I mentioned, I think, that my DRZ has been out of sorts. for AGES. And I really tried to fix it, y’all – I wrenched the heck out of it, and that included getting the carb out and reading lots of articles and manuals and taking a deep breath and starting to take it apart…. only to find that the screws were too soft, and I didn’t want to have to learn how to disassemble a carb AND drill out and replace screws all in the same day. And then it was winter, and we had four feet of snow piled up in front of our canvas sheds, and all was cold and sad.
The poor motorcycle sat and sat and sat until Mike and I asked Rick to come over and drive our poor motorcycles to the shop a couple of weeks ago – and he came, like the white knight in a pickup that he is, with a lovely trailer, and just like that our bikes were at the shop.
It wasn’t until we went to pick up the bikes I ran into that ugly wall – you know, the “is everything going wrong here because I’m a GIRL and they’re not listening to me,” or is this just a tough nut to crack, and because I’m so AWESOME I only bring hard problems to the pros. They had cleaned out the carb, replaced the screws, put on a new rear tire, and gave me a stern talking to about the effects of ethanol in gasoline and how I should always use an additive.
But this is what happened that set me on edge: When I was paying for it and carefully reading the list of things they’d done to my motorcycle, a note about the chain gave me pause. It was “stretched and stiff in places.” I turned to Mike and said: hey, when do you replace a chain? Oh, when it’s stretched and stiff in places. Right. So I asked when my chain needed to be replaced, because, you know, this is my primary commuter, and I have a 100 mile/day trip, and they went back to ask the guys, and they came back with “sooner rather than later.” Which kind of infuriated me because firstly a broken motorcycle chain can be dangerous and catastrophic, secondly because y’all, call me! I will pay you to fix the chain while you’re doing everything else to the motorcycle, and thirdly, what kind of a lazy answer is that?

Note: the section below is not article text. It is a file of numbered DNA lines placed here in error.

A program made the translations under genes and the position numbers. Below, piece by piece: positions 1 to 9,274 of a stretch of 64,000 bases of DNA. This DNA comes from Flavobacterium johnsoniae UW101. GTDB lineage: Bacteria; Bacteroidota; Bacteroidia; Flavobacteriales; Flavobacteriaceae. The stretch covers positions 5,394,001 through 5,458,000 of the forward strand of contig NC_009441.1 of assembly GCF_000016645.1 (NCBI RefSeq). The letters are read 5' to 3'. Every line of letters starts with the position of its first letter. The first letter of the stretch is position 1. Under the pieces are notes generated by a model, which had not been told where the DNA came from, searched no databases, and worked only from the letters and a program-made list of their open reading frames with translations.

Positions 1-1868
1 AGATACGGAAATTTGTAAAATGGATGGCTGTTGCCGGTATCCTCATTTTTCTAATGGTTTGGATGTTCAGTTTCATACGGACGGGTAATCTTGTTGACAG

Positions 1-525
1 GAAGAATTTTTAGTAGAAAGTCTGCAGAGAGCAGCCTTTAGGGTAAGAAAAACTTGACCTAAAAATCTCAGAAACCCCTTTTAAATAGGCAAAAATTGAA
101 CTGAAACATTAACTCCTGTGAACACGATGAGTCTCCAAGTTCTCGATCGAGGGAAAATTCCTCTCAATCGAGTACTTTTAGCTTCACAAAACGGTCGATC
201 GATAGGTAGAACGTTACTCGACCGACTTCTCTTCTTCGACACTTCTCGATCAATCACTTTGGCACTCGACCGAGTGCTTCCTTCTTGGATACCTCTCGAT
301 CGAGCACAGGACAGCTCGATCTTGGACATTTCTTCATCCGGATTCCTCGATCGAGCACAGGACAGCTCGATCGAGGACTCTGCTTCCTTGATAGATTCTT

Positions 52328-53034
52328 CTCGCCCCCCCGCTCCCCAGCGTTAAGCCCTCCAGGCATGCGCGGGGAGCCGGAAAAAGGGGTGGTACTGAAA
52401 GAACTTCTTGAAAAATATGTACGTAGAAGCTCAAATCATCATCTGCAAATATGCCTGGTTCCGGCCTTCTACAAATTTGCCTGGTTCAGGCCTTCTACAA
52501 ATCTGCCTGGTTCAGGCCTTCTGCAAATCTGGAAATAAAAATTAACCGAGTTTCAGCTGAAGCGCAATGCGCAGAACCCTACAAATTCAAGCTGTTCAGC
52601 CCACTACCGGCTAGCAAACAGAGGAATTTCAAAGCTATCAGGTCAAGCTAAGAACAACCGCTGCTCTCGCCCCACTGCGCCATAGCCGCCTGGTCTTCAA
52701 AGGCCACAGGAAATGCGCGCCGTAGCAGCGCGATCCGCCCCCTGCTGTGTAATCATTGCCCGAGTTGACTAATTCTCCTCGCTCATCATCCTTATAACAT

And then I went outside to start the bike and it clunked, chugged, and didn’t start. So, I’m feeling off-set already because I ALREADY feel like I haven’t gotten the kind of service I would like to expect on the motorcycle, and then I find out it doesn’t start? And I had to go inside and say: “oh hey my bike still won’t start,” and they send someone out who tries everything I do to start it, and then finally DOES get it to start by putting the petcock on prime and jamming the throttle, and then he takes it to the back and I sit and sit and sit and FINALLY he comes back and explains very carefully to Mike how a carb works, and what maybe the problem is, and how they’re going to look at it some more. And this whole time Mike is looking over at ME, frequently! breaking the sincere eye contact that very-helpful-and-I’m-sure-nice dude is making as he explains petcocks (not as fun as they sound) and carburetors and how MY MOTORCYCLE works – to Mike. I mean, he did show up on the SV650, which has fuel injection, so perhaps helpful-guy thought maybe Mike didn’t understand carbs like I so clearly do? Perhaps.
Anyway, the moral of the story is this: I rode home on the back of Mike’s bike, they kept my bike, put on that freakin’ new chain, and after a couple of days they were able to find a pinhole in the vacuum tube that runs between petcock and carb. Which they fixed for free, because it was the right thing to do.
Suffice it to say, as infuriating as this exercise is it happens all the time to me – but knowing that I rode my motorcycle home from the shop this weekend and plan to ride it into work this week softens the edge on the hassle. I hate to admit it, but I’ll put up with a lot of guff to ride.